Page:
Academic journal article Contemporary Drug Problems

Community and Treatment Program Challenges for Chemically Dependent American Indian and Alaska Native Women

Academic journal article Contemporary Drug Problems

Community and Treatment Program Challenges for Chemically Dependent American Indian and Alaska Native Women

Article excerpt

American Indians and Alaska Natives (AI/AN) living in the United States comprise one of the most diverse ethnic groups living in North America. Although Native Americans constitute less than 1% of the U.S. population, they represent more than 280 recognized tribes (Institute of Medicine [IOM], 1990). Once reduced to as few as 200,000 people in the 1960s, the Native American population has now grown to approximately 1.5 million (National Institute on Alcohol Abuse and Alcoholism, 1994; Christian, Dufour and Bertolucci, 1989; IOM, 1990). Historical and social variations in language, settlement patterns, and tribal values, as well as individual-mediated influences such as reserve residence and level of acculturation, have all contributed to this diversity. In addition, there is wide variation across communities in alcohol and other drug (AOD) use patterns, access to treatment for substance use, and access to other needed health services. This article illuminates the needs of AI/AN women in AOD treatment and the treatment services and community factors that both facilitate and impede recovery.

Alcohol and substance use among Native Americans

AOD use is a serious problem among American Indian and Alaska Native (AI/AN) people. Alcohol is three and a half more times likely than other causes to be implicated in deaths among AI/AN people (Christian et al., 1989) and is responsible for 25% of all deaths for AI/AN women (Leland, 1984). Research has demonstrated much higher levels of morbidity and mortality from alcohol and substance use-related conditions among AI/AN populations as compared with the national population (Lamarine, 1988).

Moreover, alcohol consumption is increasing among women (IOM, 1990; Fleming and Manson, 1990; Leung, Kinzie, Boehnlein and Shore, 1993). Women are more likely than men to use alcohol and/or other drugs alone, while men are more likely to drink socially (Scott, 1993). Although in general AI/AN males drink more than females, females die from alcohol-induced morbidity more often than AI/AN men and the general population (Hisnanick and Erickson, 1993).

The roots of substance abuse in this population can be traced back to the influence of Europeans and the displacement of Natives from their culture and land during the 1800s. In this century the continued attempts to "assimilate" the Native population have led to forced resettlement to urban areas or less productive land, to sending children to boarding schools, and subsequently to isolation, high unemployment and poverty.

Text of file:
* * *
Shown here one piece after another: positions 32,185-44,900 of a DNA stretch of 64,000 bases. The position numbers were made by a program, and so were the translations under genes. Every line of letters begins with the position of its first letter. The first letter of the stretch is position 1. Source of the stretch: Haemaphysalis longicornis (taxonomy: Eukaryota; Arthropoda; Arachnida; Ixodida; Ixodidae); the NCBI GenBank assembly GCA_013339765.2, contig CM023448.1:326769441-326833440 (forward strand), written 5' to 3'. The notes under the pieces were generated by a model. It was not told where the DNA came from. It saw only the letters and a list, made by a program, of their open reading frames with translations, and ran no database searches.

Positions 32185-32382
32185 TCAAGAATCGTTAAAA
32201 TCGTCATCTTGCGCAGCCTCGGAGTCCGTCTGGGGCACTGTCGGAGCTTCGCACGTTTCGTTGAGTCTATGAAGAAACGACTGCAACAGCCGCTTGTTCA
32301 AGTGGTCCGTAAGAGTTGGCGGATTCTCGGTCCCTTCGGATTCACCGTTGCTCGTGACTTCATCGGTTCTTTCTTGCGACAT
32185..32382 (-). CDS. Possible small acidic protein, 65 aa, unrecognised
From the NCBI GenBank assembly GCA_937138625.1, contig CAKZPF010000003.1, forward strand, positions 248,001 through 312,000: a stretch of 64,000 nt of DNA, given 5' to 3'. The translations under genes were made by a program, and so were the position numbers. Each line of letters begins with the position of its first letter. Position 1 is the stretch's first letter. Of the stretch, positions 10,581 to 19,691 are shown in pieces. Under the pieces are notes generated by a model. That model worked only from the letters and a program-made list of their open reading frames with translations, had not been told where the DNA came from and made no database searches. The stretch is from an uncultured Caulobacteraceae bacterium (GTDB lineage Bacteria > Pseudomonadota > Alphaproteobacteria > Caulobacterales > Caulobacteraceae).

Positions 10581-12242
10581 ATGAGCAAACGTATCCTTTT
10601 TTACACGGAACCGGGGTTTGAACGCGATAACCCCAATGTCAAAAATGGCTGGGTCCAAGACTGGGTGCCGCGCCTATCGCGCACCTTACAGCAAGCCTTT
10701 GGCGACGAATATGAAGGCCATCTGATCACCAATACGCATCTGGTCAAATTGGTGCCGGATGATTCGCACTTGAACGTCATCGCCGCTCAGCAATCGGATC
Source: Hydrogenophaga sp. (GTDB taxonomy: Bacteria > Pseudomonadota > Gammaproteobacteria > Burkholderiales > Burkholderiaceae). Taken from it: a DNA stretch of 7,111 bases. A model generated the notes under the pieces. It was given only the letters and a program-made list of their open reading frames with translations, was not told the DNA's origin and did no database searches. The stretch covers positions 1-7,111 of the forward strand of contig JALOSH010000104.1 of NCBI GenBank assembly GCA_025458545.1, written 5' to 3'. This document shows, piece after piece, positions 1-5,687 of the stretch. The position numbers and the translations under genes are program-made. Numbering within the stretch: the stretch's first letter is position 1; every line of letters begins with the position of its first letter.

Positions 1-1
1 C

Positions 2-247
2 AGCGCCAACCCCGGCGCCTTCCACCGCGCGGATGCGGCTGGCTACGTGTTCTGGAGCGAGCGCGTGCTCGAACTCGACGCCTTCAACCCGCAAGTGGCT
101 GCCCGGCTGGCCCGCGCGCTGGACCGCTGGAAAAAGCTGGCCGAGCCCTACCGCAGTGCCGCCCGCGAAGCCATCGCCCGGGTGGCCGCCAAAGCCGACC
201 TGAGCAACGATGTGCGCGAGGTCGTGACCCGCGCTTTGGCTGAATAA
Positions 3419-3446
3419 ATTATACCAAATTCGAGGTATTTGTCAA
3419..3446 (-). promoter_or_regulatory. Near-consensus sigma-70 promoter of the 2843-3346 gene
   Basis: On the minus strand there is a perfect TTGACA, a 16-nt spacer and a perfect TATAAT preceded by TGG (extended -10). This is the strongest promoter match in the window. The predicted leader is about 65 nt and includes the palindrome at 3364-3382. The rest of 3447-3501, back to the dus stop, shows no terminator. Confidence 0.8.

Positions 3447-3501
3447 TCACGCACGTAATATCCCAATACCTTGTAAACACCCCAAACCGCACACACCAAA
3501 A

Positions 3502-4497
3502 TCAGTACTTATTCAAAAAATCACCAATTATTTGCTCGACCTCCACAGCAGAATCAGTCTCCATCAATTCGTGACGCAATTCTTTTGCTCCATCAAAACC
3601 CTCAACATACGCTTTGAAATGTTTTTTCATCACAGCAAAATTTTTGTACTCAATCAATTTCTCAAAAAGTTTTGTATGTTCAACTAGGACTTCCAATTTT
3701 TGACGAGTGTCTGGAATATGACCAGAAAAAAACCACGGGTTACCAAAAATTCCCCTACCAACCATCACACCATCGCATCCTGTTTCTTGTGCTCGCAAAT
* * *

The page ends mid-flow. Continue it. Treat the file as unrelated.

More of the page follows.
The impact of substance use extends beyond its influence on morbidity and mortality rates. Alcohol abuse can affect the AI/AN family in many ways, both directly and indirectly. One of the most direct routes is through alcohol exposure during pregnancy; this can cause fetal alcohol syndrome (FAS), which is caused by maternal alcohol use during pregnancy and can result in severe birth defects and shortened life expectancy (Duimstra, Johnson, Kutsch, Wang, Zentner, Kellerman and Welty, 1993; Masis and May, 1991; State of Alaska Indian Health Service and National Centers for Disease Control and Prevention, 1993).

Alcohol abuse affects the family in other ways as well. One study reported that 85%-93% of all reported child neglect cases on one reservation involved alcohol abuse (DeBruyn, Lujan and May, 1992; Horejsi, Heavy Runner and Pablo, 1992). Among AI/AN women, alcohol abuse may be associated with grief over the loss of family members. However, the unhappy experiences suffered by many AI/AN women have also led to positive, proactive efforts to counter the negative repercussions of alcohol use. For example, many female and community groups are banding together to make their communities alcohol abuse free in an attempt to reduce the incidence of death and pain inflicted by alcohol use (Duimstra et al., 1993; MMWR, 1994; Pauktuuit Inuit Women's Association, 1990).

Despite the serious dimensions of the problem, substance abuse treatment services for AI/AN women (as well as programs for non-Native women) have only recently received much attention in this country, and AOD treatment services for AI/AN women have consequently been targeted by the Indian Health Service (IHS) as a critical area requiring additional resources. …

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